|Matthew Henry's Concise Commentary|
15:9-17 Those whom God loves as a Father, may despise the hatred of all the world. As the Father loved Christ, who was most worthy, so he loved his disciples, who were unworthy. All that love the Saviour should continue in their love to him, and take all occasions to show it. The joy of the hypocrite is but for a moment, but the joy of those who abide in Christ's love is a continual feast. They are to show their love to him by keeping his commandments. If the same power that first shed abroad the love of Christ's in our hearts, did not keep us in that love, we should not long abide in it. Christ's love to us should direct us to love each other. He speaks as about to give many things in charge, yet names this only; it includes many duties.
Verse 9. - Two ways of explaining this verse: Even as - inasmuch as - the Father hath loved me, and as I have loved you, abide in my love; i.e., as Grotius has put it, the first clause suggesting accordance with the mystery of the Trinity, and the second the mystery of redemption: "So do ye continue, or so do ye abide, in the amplitude of this double love which is mine, dwell in it as in a holy atmosphere, breathe it and live by it." But there is another and more satisfactory way of translating the passage: Even as the Father loved me, I also loved you; a fact of stupendous interest and transcendent claim. Heaven had opened over the incarnate Word, and other ears as well as his own had heard the Father say, "Thou art my beloved Son," etc. The Lord was conscious of being the Object of this infinite love before the foundation of the world (John 17:24), and of reciprocating and responding to it; and this love of the Father to him on his assumption of his mediatorial functions was the well-spring of his obedience unto death and after it (see John 10:17, note). Now, if the κἀγὼ is to be translated as above, Christ declares that even as the Father has loved him, he has' loved his disciples. Again and again he has emphasized this love to them (John 13:34), but here he asserts a loftier claim, viz. that his love to them corresponds with the eternal Father's love to himself. The one great fact is the ground on which he commands them to abide in his love. This is obviously a more explicit and more intelligible form of the commandment to abide in him. With Olshausen and Westcott, "The love that is mine "is not the love to Christ, nor the love of Christ exclusively, but a blending of the active and passive idea in "the love that is mine" - in the "love" lavished upon me from eternity, and to which I have eternally responded, which I have made known to you and expended on you and received back again from you. Abide in that love that is mine.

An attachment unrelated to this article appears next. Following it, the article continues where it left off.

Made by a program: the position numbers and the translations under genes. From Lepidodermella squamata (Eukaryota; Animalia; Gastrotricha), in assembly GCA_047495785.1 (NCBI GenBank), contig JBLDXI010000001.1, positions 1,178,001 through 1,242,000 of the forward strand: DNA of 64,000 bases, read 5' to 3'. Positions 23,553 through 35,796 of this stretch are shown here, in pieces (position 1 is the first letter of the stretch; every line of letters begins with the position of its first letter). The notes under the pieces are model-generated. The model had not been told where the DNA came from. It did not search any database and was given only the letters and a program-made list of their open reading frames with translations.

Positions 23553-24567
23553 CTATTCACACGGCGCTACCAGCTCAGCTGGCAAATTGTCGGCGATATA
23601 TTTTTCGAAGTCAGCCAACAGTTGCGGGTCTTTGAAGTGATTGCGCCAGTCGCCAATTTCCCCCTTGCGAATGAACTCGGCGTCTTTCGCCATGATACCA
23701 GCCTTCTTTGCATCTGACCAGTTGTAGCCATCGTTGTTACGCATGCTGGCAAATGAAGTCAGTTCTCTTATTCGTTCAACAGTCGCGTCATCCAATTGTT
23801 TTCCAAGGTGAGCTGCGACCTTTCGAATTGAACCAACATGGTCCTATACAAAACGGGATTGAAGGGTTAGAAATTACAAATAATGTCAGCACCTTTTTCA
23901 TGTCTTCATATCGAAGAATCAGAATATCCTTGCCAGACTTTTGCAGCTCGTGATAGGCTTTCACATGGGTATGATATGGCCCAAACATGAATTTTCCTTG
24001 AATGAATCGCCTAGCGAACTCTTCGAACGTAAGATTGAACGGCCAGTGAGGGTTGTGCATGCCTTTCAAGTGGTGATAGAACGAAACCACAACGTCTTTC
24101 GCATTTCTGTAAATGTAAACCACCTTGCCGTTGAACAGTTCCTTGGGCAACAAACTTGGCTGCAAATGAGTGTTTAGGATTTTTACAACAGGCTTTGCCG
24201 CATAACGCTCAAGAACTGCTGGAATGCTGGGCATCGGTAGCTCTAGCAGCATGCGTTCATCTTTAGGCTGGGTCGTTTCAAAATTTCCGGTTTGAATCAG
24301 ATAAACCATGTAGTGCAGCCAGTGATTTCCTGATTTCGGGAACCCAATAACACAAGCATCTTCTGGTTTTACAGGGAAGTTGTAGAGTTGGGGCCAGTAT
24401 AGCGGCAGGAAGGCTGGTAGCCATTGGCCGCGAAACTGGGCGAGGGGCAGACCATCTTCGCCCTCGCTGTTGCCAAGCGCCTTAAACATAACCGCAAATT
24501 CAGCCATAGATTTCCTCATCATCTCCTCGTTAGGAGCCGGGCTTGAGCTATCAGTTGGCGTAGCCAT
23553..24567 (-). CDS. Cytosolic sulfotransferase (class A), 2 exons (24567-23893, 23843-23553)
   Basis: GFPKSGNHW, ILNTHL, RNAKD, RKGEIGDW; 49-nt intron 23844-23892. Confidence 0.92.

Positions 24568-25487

Gill's Exposition of the Entire Bible
As the Father hath loved me,.... As his own Son, and as Mediator, from everlasting; and in time, in his state of humiliation, throughout the course of his obedience, and under all his sufferings; which he testified more than once by a voice from heaven; which he showed by concealing nothing from him as Mediator, by giving all things into his hands, by showing him all that he himself did, by appointing him the Saviour of the body, and making him the head of the church, by exalting him at his right hand, and ordaining him to be judge of quick and dead.
So have I loved you: Christ loves his as his spouse and bride, as his dear children, as members of his body, as branches in him the vine, as believers in him, and followers of him; which he has shown by espousing both their persons and cause, by assuming their nature, by suffering and dying in their room and stead, and making all suitable provision for them, both for time and eternity. And there is a likeness between the Father's love to him, and his love to his disciples and followers: as his Father loved him from everlasting, so did he love them; as his Father loved him with a love of complacency and delight, so did he, and so does he love them; and as his Father loved him with a special and peculiar affection, with an unchangeable, invariable, constant love, which will last for ever, in like manner does Christ love his people; and with this he enforces the following exhortation.
Continue ye in my love: meaning either in his love to them, which, as he always continues in it without any variableness or shadow of turning, so he would have them continue in believing their interest in it, prizing and valuing it, in imitating and remembering it; or else in their love to him, to his person, to his people, to his Gospel, to his ordinances, ways, and worship, which he knew was liable to wax cold, though it could not be lost.
Jamieson-Fausset-Brown Bible Commentary
9-11. continue ye in my love—not, "Continue to love Me," but, "Continue in the possession and enjoyment of My love to you"; as is evident from the next words.
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